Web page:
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History of Lake Havasu

Lake Havasu City wasn’t always as it appears today! Our flourishing community and desert playground was once a vast expanse of open desert with the Colorado River flowing through it. The area was once travelled by miners, trappers and even paddle wheel river boats, as well as being home to the Chemehuevi Indian tribe. Lake Havasu as we see it today was formed by the construction of the Parker Dam between 1934 -1938. At 320 feet high (235 feet of which are below the riverbed) Parker Dam is the deepest dam in the world!
During 1940-42 the lake was filled to its capacity of 211 billion gallons of water!

Parker Dam with Lake Havasu in the background.
The first community in Lake Havasu started as an Army Air Corps rest camp, called “Site Six” during World War II. There was even a runway on the peninsula that is partially visible even today.In 1958, American businessman Robert McCulloch (of McCulloch Chainsaw fame) was flying over the Lake Havasu looking for a good place to test his outboard motors. He thought the land aroundthe lake would be a great spot for a new city, so he proceeded to purchase 3,353 acres of property on the east side of the lake along Pittsburgh Point.The peninsula would eventually be transformed into “the Island” with the addition of the London Bridge.

After four years of planning, McCulloch Properties acquired another 13,000 acres of federal land in the surrounding area. Lake Havasu City was established on September 30, 1963, by a resolution of the Mohave County Board of Supervisors as the Lake Havasu Irrigation and Drainage District, making it a legal entity. McCulloch and developer C.V. Wood joined efforts and founded what would be a thriving community. C.V. Wood had previously designed the Disneyland amusement park in Anaheim, California. After four years, a total of 16,520 acres were acquired and prepared for sale.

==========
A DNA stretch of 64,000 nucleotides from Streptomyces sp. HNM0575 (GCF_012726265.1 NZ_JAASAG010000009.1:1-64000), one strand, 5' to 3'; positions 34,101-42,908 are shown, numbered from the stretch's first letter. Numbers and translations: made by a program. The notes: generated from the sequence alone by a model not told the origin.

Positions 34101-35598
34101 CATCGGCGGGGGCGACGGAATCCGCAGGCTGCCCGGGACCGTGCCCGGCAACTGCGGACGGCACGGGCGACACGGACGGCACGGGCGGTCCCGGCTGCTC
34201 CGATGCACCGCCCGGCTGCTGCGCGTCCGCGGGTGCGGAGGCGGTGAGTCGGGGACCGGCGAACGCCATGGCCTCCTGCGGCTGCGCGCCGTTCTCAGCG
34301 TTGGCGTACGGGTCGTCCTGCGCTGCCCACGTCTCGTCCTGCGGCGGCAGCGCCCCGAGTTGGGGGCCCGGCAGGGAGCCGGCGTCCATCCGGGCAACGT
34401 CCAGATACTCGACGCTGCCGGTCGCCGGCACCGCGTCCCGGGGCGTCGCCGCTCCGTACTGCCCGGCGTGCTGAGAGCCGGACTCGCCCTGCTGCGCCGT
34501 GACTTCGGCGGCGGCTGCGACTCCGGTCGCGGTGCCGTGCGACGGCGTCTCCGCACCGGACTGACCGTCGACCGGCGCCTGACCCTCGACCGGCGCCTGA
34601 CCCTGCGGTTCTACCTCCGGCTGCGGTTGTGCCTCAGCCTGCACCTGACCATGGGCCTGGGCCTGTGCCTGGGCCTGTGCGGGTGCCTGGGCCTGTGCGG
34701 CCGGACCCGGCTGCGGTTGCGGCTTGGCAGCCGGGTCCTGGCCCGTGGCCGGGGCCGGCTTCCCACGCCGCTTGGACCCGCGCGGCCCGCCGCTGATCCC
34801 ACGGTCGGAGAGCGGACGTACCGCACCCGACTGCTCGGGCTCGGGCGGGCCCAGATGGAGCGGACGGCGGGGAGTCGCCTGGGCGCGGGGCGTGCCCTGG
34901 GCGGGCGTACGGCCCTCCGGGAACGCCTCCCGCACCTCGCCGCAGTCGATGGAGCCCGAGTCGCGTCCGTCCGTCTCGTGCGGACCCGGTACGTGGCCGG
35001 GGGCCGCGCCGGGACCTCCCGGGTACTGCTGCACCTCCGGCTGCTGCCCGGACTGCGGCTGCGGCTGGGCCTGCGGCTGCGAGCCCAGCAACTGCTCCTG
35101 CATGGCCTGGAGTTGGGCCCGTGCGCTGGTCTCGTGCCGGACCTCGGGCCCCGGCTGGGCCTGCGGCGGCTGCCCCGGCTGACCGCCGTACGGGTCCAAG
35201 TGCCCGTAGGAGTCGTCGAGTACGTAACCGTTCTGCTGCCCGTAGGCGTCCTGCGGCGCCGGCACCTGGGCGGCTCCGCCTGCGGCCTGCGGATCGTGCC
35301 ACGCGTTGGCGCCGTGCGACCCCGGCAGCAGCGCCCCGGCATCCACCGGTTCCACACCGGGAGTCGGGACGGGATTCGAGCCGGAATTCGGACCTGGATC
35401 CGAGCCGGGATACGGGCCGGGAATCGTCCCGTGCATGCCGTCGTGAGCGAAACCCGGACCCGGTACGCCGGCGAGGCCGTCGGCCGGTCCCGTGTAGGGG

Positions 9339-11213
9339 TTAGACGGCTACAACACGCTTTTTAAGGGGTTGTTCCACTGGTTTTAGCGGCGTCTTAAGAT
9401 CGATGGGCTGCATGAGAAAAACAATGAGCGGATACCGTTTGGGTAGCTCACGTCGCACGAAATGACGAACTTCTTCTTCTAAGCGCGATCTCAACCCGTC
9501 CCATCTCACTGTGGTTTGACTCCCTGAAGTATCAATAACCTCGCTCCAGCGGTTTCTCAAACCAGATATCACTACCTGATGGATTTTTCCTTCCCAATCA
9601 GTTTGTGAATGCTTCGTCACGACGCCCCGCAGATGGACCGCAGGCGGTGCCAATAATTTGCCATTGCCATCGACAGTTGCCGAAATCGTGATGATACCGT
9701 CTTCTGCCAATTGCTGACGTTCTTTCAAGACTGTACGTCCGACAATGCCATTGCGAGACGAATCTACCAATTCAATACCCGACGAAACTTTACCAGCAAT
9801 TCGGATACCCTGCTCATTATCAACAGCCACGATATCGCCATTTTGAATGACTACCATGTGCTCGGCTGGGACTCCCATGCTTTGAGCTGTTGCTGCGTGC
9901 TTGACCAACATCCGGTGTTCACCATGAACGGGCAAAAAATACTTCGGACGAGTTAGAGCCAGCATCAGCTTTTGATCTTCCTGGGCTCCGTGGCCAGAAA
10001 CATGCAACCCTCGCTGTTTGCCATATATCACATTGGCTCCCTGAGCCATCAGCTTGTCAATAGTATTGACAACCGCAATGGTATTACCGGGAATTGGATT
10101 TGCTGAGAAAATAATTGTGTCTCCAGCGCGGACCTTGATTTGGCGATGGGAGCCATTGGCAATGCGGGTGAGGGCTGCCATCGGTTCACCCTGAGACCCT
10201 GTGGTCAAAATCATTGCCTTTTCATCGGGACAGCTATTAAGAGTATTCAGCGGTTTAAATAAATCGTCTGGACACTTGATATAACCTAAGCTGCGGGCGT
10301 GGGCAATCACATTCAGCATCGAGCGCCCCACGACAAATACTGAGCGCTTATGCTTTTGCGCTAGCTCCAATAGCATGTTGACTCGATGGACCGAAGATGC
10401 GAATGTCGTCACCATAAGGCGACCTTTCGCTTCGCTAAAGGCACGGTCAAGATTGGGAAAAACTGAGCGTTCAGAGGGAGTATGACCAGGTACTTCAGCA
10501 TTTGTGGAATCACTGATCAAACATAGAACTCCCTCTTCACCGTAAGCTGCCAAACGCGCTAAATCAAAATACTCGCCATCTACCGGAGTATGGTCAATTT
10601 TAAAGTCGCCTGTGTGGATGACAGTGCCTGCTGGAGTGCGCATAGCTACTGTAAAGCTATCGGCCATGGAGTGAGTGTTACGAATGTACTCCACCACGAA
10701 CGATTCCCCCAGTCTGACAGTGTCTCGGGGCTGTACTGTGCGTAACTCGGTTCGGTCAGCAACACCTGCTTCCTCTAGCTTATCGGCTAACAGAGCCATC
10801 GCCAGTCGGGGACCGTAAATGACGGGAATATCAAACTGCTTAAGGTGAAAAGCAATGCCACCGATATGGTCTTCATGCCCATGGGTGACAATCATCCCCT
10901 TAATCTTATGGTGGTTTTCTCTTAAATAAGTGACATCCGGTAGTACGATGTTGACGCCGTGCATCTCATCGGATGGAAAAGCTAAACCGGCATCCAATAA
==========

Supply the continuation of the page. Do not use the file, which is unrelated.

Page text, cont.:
City founders C.V. Wood (left) & Robert McCulloch (right)

In 1964, there was only one unimproved road into the city. McCulloch needed a way to get prospective buyers to the new city, so he chose air charter. Between 1964 and 1978, 2,702 flights brought 137,000 potential land buyers to Lake Havasu City in a huge national campaign that targeted mostly people from colder climates. In 1978, the last parcel of land was sold, and the city was incorporated later that year. By 1981, Lake Havasu City boasted a population of 17,000. In subsequent years, the city experienced population growth at a steady flow of about 1,000 people annually. Most came in search of refuge from big cities, and to enjoy Lake Havasu City’s beautiful weather and laid-back lifestyle.

Potential land buyers depart one of McCulloch’s flights in Lake Havasu.
Lake Havasu City’s biggest claim to fame is the London Bridge, which was purchased for $2.5 million from the City of London in 1968. It was shipped across the Atlantic then trucked to Lake Havasu for reassembly.When dismantled in London, England, each stone of the was numbered for re-assembly in Lake Havasu City. The bridge was shipped overseas to the Port of Long Beach, California and then transported overland to Lake Havasu City, where reassembly began in 1968. If you look carefully, you can see the numbering on many of the stones.

Some numbered granite stones are still visible to those with a sharp eye!

The bridge was built as a conventional steel structure, then clad with the original granite to retain its antique look. It was reconstructed on a dry piece of land that was then dredged from underneath, creating Bridgewater Channel and “The Island” across the bridge. It took three years to complete with a construction cost of $7 million

On October 10, 1971, the completed bridge was formally dedicated in a ceremony attended by over 50,000 American and British spectators and dignitaries.